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Juror’s Error Did Not Affect Ghislaine Maxwell Verdict, Judge Rules

Judge Nathan added that Juror 50’s “lack of attention and care in responding accurately to every question on the questionnaire is regrettable, but the court is confident that the failure to disclose was not deliberate.”

Bobbi C. Sternheim, a lawyer for Ms. Maxwell, said Friday night, “We strongly object to the court’s denial of Ms. Maxwell’s motion for a new trial.”

“The defense was denied the opportunity to question Juror 50 during the recent hearing,” Ms. Sternheim added. “This strong issue, among many other issues, will be presented to the Court of Appeals and we are optimistic about Ms. Maxwell’s success on appeal.”

Nicholas Biase, a spokesman for the U.S. attorney’s office in Manhattan, declined to comment.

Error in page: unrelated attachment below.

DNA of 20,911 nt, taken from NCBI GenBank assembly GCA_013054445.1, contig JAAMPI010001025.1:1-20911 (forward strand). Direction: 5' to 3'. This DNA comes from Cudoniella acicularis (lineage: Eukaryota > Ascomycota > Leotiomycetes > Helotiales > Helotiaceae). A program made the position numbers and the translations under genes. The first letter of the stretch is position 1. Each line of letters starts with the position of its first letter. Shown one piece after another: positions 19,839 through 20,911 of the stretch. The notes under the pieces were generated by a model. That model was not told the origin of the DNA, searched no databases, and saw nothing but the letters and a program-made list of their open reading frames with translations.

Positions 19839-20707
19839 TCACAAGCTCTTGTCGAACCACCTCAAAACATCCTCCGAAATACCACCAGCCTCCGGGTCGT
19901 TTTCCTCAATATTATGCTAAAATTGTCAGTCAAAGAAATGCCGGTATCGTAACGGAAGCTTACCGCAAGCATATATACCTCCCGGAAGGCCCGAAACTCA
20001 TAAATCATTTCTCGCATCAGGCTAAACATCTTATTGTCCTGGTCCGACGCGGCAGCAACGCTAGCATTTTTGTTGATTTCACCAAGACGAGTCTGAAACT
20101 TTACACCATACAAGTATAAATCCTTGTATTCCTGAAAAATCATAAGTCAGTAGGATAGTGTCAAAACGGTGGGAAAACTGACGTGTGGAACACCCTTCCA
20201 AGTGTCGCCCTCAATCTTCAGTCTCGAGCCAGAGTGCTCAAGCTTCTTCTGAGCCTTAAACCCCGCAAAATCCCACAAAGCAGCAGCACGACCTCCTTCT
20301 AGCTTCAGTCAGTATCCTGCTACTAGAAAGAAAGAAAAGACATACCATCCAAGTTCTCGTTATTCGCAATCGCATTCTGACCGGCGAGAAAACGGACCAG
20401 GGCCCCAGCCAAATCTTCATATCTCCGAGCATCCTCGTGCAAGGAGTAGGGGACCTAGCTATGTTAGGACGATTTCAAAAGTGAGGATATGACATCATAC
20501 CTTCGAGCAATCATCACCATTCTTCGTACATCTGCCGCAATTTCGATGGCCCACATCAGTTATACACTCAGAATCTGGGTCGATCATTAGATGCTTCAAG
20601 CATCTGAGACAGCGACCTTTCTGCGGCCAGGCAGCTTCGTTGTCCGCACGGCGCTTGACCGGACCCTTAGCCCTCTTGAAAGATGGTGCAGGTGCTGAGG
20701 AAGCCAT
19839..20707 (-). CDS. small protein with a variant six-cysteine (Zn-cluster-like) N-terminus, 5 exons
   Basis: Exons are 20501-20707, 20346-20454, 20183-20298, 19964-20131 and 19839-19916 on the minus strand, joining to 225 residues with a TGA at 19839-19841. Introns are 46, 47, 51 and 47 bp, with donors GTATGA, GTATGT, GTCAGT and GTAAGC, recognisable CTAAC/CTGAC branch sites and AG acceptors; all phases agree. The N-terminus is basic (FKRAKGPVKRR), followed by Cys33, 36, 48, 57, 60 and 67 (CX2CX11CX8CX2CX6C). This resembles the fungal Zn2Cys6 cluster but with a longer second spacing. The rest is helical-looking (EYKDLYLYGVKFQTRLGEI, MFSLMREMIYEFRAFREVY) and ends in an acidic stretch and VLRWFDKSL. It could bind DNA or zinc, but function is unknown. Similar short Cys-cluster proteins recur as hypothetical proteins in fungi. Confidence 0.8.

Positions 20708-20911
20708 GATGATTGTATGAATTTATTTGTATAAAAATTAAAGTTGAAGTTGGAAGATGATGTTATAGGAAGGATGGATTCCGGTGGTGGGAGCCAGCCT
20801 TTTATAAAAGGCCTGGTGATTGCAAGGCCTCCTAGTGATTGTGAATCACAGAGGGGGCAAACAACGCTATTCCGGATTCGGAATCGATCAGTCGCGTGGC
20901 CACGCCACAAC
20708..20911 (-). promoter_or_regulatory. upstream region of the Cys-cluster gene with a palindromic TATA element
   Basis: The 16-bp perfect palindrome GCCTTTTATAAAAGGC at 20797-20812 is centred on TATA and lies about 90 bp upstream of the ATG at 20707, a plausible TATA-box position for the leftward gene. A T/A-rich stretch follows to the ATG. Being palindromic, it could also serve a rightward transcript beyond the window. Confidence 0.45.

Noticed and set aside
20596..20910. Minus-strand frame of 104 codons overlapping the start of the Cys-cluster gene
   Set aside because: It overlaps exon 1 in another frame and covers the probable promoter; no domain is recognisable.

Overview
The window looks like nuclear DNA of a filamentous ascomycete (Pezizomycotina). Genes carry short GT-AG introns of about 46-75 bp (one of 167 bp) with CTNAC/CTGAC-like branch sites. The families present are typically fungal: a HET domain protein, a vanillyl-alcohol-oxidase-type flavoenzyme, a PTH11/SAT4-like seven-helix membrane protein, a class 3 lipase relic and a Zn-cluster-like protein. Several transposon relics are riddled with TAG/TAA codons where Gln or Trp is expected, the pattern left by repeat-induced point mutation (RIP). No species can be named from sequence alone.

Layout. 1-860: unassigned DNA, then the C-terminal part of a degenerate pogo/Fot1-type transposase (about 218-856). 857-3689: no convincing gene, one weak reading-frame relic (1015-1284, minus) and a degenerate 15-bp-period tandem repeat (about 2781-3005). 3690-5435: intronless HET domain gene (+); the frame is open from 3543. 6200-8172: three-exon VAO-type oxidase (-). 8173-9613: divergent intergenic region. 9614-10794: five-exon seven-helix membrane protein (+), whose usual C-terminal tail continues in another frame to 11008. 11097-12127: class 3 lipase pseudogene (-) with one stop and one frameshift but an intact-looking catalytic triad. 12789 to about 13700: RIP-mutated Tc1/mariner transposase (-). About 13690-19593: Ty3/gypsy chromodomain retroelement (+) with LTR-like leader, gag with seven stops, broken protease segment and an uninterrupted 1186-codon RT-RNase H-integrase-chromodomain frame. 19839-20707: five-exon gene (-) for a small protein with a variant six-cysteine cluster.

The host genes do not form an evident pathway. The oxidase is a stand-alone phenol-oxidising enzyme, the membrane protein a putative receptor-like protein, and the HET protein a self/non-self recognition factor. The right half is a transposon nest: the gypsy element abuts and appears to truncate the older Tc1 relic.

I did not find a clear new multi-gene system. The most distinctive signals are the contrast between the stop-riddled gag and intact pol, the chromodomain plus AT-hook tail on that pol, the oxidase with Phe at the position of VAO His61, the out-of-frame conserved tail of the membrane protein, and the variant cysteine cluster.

Todd A. Spodek, the juror’s lawyer, said in a statement: “Juror 50 does not consider himself a victim and does not let his past define him. He listened to the evidence and was fair and impartial. This is what justice requires, not more.”

Ms. Maxwell’s conviction was the culmination of a convoluted, yearslong case that entangled celebrities and politicians and spawned conspiracy theories centered around Mr. Epstein, who died by suicide while in custody awaiting his own trial. But the odyssey continued even after the jury reached its verdict.

Hours before Judge Nathan’s ruling, Ms. Maxwell’s lawyers wrote to the judge, asking that she delay her decision in light of what they called new information — yet another media interview with Juror 50, which was to be released on a streaming service. Prosecutors objected to the request, and the judge did not address it in her decision.

The judge’s ruling followed an unusual hearing on March 8, in which she ordered Juror 50 to return to court and testify under oath about his responses on the questionnaire and whether they had affected his impartiality.

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